I’ve been in England and Ireland the past few weeks, researching lots of things at once.
But I keep getting distracted by the many ancient stories all around me, some of them told in stone, brick, weeds and rubble.
I’m reminded of the lovely book The Pleasure of Ruins by Rose Macauley (I like it so much I have two editions – one with photographs by Roloff Beny).
The intoxication, at once so heady and so devout, is not the romantic melancholy engendered by broken towers and mouldered stones; it is the soaring of the imagination into the high empyrean where huge episodes are tangled with myths and dreams; it is the stunning impact of world history on its amazed heirs.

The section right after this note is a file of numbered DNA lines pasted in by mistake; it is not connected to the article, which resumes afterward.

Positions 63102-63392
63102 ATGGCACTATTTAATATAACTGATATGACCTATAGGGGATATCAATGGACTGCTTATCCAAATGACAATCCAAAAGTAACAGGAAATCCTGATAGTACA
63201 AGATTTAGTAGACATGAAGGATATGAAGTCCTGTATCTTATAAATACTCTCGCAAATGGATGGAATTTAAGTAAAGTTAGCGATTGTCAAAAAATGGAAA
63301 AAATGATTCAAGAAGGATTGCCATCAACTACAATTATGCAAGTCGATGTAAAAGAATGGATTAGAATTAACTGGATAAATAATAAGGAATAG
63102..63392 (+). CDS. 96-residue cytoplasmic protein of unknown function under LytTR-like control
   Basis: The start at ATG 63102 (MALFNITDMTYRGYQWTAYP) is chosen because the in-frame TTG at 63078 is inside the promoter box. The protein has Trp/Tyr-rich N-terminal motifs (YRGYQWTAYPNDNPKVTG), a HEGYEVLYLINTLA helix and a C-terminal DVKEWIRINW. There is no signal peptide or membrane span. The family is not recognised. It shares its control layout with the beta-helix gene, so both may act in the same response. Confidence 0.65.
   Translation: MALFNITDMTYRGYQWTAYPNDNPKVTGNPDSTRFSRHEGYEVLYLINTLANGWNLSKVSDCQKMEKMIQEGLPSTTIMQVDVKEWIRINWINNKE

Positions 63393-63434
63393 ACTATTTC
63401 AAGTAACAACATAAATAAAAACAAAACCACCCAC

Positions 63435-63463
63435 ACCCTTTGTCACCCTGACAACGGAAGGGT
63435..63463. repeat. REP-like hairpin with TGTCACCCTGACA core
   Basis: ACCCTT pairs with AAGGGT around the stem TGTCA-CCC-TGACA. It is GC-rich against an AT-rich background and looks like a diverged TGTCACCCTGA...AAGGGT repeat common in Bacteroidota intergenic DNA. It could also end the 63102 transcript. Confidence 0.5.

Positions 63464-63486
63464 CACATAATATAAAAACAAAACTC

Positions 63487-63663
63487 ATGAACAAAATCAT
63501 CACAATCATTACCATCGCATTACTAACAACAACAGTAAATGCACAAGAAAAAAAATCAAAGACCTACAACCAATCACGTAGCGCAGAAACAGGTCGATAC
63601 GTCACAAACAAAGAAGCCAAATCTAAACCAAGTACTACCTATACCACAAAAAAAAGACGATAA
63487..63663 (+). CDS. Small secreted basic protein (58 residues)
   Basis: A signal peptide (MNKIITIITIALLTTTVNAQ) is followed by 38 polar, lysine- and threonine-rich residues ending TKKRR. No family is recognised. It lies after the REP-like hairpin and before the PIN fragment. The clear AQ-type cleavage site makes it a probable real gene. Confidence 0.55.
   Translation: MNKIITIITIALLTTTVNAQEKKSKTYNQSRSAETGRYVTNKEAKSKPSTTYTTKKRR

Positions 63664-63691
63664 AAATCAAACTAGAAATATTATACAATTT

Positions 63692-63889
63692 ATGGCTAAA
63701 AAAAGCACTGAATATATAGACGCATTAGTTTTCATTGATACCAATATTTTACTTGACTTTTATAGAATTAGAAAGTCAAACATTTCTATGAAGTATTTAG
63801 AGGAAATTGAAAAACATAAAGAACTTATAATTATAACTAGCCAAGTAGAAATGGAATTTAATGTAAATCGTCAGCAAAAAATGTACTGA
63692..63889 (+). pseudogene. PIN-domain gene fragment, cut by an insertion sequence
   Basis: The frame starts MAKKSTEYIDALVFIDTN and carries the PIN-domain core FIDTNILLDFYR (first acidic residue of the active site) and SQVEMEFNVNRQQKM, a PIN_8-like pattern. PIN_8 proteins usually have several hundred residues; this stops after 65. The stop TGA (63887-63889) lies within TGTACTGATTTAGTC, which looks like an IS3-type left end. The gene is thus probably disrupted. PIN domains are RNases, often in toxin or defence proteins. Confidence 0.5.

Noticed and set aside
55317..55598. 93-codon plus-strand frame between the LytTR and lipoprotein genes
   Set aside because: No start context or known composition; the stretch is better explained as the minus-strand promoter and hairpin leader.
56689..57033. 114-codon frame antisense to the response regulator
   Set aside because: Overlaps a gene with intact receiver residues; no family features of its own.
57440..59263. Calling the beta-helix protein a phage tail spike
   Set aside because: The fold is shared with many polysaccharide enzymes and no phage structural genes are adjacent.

Especially on the west coast of Ireland, the ruins of cottages and whole villages often tell the story of the Famine or the Rebellions and their aftermath, or the expulsion of small farmers, or mass emigration of people like my own ancestors, or simple poverty – or all of these.
Then there are ruined castles and towers, churches and abandoned graveyards, wells and tombs and ancient monuments.
So many stories can be read – or imagined – in ruins, in stone.